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New Metaphors for New Understandings: Ontological Questions about Developing Grounded Theories in Engineering Education

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2014 ASEE Annual Conference & Exposition


Indianapolis, Indiana

Publication Date

June 15, 2014

Start Date

June 15, 2014

End Date

June 18, 2014



Conference Session

Critical Thinking, Leadership, and Creativity

Tagged Division

Liberal Education/Engineering & Society

Page Count


Page Numbers

24.934.1 - 24.934.13



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Paper Authors


Kacey Beddoes Oregon State University

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Kacey Beddoes is a Postdoctoral Researcher in the College of Engineering at Oregon State University. Her current research interests include interdisciplinary engineering education, gender in engineering education research, research methodologies, and peer review. She received her PhD in Science and Technology Studies (STS) from Virginia Tech, and serves as Managing Editor of Engineering Studies and Assistant Editor of the Global Engineering Series at Morgan & Claypool Publishers.

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Corey M. Schimpf Purdue University, West Lafayette Orcid 16x16


Alice L. Pawley Purdue University, West Lafayette Orcid 16x16

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Alice L. Pawley is an associate professor in the School of Engineering Education with affiliations with the Women's Studies Program and Division of Environmental and Ecological Engineering at Purdue University. She has a B.Eng. in chemical engineering (with distinction) from McGill University, and an M.S. and a Ph.D. in industrial and systems engineering with a Ph.D. minor in women's studies from the University of Wisconsin-Madison. She runs the Feminist Research in Engineering Education (FREE, formerly RIFE) group, whose diverse projects and group members are described at the website She can be contacted by email at

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New Metaphors for New Understandings: Grounded Theories on Gendered Academic CulturesRecent engineering education scholarship has demonstrated an interest in broadening the scopeof the field in multiple ways, including the populations studied, issues addressed, and approachesemployed. Specifically, engineering education researchers have emphasized the need to focus onfaculty and to incorporate new perspectives into the field, particularly by focusing ondepartments and institutions. In line with those objectives and trends, this paper takes a groundedtheory approach focused on metaphors to examine one understudied aspect of faculty diversityand underrepresentation, specifically the climate surrounding tenure and promotion. Given thegrowing interest in research on faculty and institutions and broadening methodological diversity,and given the persistent underrepresentation of female faculty, the aims of this article arethreefold: 1) to identify how female faculty experience the tenure and promotion process, 2) todemonstrate how new metaphors can contribute to grounded theory development to produce newunderstandings of underrepresentation in academia, and 3) to identify challenges of introducinggrounded theories via metaphors in engineering education research.Metaphors structure thought and action in research as well as in everyday life. Of significance tothis analysis, is that metaphors are particularly central to the development and changing oftheories. Metaphors are rich and complex in ways that increase the theoretical significance ofdata. More specifically, in social science research, metaphors can structure research and dataanalysis in several ways. They are pattern-making devices that situate or locate patterns withintheir larger social contexts; they are decentering devices that require moving from an inferentialto an analytical level; and they connect findings to theory. Therefore, the metaphors mobilized inengineering education research warrant attention as they are of significance to the developmentof theory as well as methods. Based on in-depth, semi-structured interviews with 27 femalefaculty members in engineering, technology, and science fields at a large, public researchuniversity, this paper focuses on their experiences with the tenure and promotion process. Thehigh level of ambiguity surrounding tenure and promotion emerged as the leading theme. We usethat finding to demonstrate why new metaphors are needed to better understand the genderedfacets of academic careers through the creation of new (grounded) theories. This paper istherefore both empirical and methodological, contributing equally to knowledge about femaleacademics’ career pathways as well as knowledge about research methodologies in engineeringeducation more broadly. The paper concludes with discussions of gendered implications of theambiguity surrounding tenure and promotion, and current challenges of advancing groundedtheories via metaphors.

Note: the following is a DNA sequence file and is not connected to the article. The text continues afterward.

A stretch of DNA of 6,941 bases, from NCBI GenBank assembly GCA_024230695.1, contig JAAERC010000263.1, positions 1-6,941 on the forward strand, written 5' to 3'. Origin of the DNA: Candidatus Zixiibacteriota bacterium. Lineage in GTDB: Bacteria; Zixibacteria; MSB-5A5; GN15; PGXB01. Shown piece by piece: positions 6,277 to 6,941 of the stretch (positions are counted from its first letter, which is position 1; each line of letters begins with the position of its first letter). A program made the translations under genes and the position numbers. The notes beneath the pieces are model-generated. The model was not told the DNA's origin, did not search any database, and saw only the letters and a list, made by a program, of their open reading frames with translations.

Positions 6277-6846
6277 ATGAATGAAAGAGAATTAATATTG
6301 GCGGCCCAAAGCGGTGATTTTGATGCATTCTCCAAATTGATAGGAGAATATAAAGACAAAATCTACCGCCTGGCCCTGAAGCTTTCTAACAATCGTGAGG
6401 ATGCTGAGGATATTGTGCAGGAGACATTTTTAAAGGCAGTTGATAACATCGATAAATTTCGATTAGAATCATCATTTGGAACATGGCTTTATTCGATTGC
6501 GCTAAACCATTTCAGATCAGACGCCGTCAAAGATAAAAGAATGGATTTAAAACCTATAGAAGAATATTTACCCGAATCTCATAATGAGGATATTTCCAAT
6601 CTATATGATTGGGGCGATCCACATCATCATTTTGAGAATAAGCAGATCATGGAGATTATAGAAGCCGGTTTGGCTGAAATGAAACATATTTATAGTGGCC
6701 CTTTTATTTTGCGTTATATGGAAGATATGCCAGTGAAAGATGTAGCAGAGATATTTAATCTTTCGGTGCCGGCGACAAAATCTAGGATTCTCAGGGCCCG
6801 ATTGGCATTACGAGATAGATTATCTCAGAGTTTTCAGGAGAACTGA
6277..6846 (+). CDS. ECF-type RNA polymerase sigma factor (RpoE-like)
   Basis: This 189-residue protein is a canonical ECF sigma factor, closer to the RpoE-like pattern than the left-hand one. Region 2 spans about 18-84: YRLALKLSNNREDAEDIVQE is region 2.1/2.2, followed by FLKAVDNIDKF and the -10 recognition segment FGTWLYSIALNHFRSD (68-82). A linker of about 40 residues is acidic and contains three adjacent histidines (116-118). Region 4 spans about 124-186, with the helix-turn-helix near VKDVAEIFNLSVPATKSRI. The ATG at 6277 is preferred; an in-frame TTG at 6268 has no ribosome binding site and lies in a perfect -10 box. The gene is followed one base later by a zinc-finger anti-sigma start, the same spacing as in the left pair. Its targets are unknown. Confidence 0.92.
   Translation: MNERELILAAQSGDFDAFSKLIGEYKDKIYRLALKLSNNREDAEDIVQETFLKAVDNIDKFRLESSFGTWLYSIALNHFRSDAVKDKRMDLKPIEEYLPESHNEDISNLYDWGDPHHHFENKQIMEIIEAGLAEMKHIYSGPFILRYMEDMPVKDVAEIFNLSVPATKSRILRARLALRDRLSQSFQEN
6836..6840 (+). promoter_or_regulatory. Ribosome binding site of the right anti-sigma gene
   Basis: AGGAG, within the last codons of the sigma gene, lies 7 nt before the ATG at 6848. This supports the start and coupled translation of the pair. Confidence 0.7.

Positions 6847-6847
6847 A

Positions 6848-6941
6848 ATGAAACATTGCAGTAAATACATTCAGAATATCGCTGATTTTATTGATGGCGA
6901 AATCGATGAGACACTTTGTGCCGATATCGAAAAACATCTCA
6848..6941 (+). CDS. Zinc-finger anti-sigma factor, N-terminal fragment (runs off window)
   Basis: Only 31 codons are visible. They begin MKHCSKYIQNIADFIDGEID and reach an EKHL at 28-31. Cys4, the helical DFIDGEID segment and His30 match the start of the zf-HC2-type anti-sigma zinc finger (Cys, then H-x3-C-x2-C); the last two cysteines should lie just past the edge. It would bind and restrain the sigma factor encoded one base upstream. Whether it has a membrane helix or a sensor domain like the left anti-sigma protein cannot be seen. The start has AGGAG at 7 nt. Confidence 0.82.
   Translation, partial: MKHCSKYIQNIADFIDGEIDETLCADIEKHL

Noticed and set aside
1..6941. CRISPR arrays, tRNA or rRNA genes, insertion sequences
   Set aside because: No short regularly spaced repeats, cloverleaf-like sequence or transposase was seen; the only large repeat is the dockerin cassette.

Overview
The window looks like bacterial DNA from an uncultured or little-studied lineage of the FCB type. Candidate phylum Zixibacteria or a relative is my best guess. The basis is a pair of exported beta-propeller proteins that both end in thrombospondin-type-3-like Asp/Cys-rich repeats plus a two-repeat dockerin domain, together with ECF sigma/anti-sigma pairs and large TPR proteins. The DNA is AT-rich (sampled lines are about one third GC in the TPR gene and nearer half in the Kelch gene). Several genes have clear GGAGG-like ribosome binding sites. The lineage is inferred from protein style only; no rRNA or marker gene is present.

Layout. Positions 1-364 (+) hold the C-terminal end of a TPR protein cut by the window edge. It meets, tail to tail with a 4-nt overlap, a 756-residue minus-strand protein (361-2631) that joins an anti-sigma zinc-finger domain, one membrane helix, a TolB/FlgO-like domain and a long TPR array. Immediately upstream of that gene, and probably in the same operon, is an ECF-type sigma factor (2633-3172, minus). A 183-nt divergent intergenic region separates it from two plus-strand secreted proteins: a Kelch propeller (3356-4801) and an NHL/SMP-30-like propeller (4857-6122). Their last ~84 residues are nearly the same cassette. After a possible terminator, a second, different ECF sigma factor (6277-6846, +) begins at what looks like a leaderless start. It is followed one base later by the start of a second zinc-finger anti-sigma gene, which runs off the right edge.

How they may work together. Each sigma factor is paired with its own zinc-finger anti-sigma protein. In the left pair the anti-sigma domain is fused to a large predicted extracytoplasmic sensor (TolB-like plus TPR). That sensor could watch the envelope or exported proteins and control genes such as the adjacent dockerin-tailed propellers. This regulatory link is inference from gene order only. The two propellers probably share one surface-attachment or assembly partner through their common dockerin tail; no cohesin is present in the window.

Beddoes, K., & Schimpf, C. M., & Pawley, A. L. (2014, June), New Metaphors for New Understandings: Ontological Questions about Developing Grounded Theories in Engineering Education Paper presented at 2014 ASEE Annual Conference & Exposition, Indianapolis, Indiana. 10.18260/1-2--22867

ASEE holds the copyright on this document. It may be read by the public free of charge. Authors may archive their work on personal websites or in institutional repositories with the following citation: © 2014 American Society for Engineering Education. Other scholars may excerpt or quote from these materials with the same citation. When excerpting or quoting from Conference Proceedings, authors should, in addition to noting the ASEE copyright, list all the original authors and their institutions and name the host city of the conference. - Last updated April 1, 2015